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Periwinkle Snail

A Quick Guide to the Periwinkle Snail

The periwinkle snail is in the family Littorinidae and is known as a shore snail.  These tiny snails are approximately 1-½ inches long and are found among rocks, on wood pilings between high and low tides, underneath docks, and in mud pools. The largest periwinkle snail, Littorina littorea, is the most common variety.

The periwinkle snail originated in Europe and was brought to Canada in the mid-1800s. It can be found all along the East Coast of the United States, from New England to Maryland. Many different types of shore and water birds feed on this snail as part of their diets. In some locations, such as the southern United States, all freshwater snails are also known as periwinkles.

The periwinkle snail has a hard shell for protection. It can live out of the water for quite a long time. In fact, when breeding, the female is out of the water more than in it. The eggs are kept in a brood sac and the periwinkle snail is housed in a transparent egg. When they are ready to be born, they crawl out of egg, looking like miniature versions of adults. Some periwinkles hold on to the eggs until the babies are born while others drop their eggs into the water.

While the periwinkle snail lays hundreds of eggs, very few will survive to be one year old. That’s because they are eaten by so many birds and other predators. The snail itself eats algae, which it finds growing on rocks. To accomplish this task the periwinkle snail has a special tooth arrangement, which is known as a radula. The snail’s teeth are hooked and very sharp, and those that break are replaced in one day. The teeth break easily because they are used to scrape rocks to acquire the algae and other types of plant scum.

The periwinkles are among the very small number of sea creatures which breathe air. So, if during low tide, you should see rocks covered with periwinkle snails, leave them alone. They are alive and well even if they are in cracks in the rocks, other shells, or just lying in the sand.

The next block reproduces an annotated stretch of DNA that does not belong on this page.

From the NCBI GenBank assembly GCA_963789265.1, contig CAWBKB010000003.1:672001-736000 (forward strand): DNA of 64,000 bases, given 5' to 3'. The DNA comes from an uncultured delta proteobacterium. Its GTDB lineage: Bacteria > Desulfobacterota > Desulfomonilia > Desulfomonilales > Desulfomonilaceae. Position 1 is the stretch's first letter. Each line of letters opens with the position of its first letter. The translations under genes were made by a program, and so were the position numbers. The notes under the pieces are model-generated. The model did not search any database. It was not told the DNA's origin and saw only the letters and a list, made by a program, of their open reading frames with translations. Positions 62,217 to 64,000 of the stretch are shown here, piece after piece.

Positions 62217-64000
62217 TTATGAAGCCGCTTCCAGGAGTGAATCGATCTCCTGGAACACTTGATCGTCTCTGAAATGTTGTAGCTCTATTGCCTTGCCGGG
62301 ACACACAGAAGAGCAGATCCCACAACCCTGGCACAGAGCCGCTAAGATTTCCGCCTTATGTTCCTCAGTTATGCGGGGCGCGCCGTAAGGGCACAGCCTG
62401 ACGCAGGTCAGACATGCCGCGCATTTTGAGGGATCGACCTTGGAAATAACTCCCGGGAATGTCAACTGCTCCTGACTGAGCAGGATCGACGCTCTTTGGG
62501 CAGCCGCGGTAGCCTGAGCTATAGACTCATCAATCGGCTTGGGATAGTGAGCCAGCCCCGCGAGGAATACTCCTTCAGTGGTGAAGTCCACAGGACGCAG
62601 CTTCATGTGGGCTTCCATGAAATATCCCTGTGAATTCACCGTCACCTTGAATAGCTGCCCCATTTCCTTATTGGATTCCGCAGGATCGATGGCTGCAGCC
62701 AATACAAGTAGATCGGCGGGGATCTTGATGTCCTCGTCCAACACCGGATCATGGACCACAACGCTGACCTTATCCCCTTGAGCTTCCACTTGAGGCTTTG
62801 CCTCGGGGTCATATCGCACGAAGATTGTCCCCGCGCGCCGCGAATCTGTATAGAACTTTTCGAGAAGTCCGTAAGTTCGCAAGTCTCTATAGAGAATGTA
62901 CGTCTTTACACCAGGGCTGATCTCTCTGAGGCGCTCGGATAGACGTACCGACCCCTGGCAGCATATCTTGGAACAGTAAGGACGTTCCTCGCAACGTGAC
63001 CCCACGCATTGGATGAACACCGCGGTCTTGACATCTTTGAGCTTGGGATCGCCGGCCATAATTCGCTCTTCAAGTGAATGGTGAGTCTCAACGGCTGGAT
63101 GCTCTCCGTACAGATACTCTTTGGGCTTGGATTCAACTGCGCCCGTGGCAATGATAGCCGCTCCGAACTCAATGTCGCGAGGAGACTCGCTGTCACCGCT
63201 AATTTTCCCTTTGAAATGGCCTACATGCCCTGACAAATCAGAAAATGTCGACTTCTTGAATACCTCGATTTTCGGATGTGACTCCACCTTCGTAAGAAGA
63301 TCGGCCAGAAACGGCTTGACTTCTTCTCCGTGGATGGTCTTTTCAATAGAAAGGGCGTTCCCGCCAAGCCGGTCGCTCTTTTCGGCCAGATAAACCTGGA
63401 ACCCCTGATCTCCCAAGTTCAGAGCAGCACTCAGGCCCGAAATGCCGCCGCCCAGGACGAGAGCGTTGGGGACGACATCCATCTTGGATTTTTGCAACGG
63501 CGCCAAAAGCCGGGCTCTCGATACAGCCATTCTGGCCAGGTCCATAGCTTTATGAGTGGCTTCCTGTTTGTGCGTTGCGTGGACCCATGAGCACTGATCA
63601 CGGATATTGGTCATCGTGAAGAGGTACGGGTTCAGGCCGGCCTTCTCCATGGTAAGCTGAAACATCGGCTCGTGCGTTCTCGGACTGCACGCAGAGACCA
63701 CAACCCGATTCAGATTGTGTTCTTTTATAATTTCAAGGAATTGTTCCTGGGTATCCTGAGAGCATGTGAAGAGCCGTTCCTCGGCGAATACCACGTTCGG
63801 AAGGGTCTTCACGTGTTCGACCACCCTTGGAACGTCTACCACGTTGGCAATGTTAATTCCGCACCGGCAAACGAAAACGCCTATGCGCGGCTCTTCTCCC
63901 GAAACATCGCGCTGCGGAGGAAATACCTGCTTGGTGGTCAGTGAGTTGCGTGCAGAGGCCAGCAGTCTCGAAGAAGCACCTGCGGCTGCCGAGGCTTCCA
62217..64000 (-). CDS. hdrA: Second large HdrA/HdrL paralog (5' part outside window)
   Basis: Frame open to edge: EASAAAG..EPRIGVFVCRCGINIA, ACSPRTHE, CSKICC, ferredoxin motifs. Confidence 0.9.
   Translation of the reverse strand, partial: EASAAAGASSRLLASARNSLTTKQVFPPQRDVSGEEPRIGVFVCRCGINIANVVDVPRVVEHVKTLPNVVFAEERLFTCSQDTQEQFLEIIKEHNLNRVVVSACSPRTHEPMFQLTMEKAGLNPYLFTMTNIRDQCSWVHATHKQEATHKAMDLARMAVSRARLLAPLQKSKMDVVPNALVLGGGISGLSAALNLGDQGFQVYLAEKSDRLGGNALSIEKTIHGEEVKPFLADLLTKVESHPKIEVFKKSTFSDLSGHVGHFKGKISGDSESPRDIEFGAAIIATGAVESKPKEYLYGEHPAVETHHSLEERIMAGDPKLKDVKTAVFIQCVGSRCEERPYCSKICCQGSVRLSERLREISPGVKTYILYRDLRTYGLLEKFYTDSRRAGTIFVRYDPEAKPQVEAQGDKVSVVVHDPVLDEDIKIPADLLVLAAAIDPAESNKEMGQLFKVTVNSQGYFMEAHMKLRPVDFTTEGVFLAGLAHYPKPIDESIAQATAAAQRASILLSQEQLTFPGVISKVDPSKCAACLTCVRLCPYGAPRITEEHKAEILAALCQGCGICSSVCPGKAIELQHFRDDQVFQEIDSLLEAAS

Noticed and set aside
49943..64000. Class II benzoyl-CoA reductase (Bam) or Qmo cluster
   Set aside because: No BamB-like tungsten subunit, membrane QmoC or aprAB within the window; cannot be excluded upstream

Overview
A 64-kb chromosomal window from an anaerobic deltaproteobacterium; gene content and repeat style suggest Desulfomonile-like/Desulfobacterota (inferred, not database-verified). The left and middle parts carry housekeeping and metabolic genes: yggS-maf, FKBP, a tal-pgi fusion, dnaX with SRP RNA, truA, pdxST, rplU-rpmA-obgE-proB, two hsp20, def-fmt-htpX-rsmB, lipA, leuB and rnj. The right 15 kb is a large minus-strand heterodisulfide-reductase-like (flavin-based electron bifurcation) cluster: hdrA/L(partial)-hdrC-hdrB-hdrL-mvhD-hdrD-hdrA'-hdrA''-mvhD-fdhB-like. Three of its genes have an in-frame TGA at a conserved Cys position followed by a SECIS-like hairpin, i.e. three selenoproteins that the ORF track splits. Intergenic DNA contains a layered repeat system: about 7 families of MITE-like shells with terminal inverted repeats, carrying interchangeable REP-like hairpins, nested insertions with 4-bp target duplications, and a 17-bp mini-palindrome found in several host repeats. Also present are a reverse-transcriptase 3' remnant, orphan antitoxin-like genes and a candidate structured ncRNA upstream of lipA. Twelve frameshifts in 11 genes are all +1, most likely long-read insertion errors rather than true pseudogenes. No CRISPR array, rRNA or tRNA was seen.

Sometimes, you may see a large number of periwinkles all spread out together across the rocks. They are simply waiting for a high tide to carry them back out to sea. There is a very large periwinkle snail which lives on mangrove trees. You can find them on the leaves, up and down the trunk and even in the roots of the tree.

The periwinkle snail uses its own mucus to attach its shell to the rocks and other surfaces at low tide. They also close their shell, sealing the opening with a tight-fitting plate-light closure.

That means if you want to eat a periwinkle snail, you need to stick something sharp in the opening like a toothpick or a pin and take out the meat. Periwinkle snails are edible and used in all types of dishes. Although not popular as of yet in America, they have been eaten for hundreds of years in England, China and other countries.

They say that in chowder, for instance, that periwinkles are undistinguishable from other shellfish. In fact, their name comes from Old English, “penny winkle,” as you could buy them for a penny per handful or two pennies per pound.

A periwinkle snail is very easy to find, whether you are collecting them for food or their shells. Just look around rocks, pools, and docks at low tide and you are sure to find thousands of them at a time.



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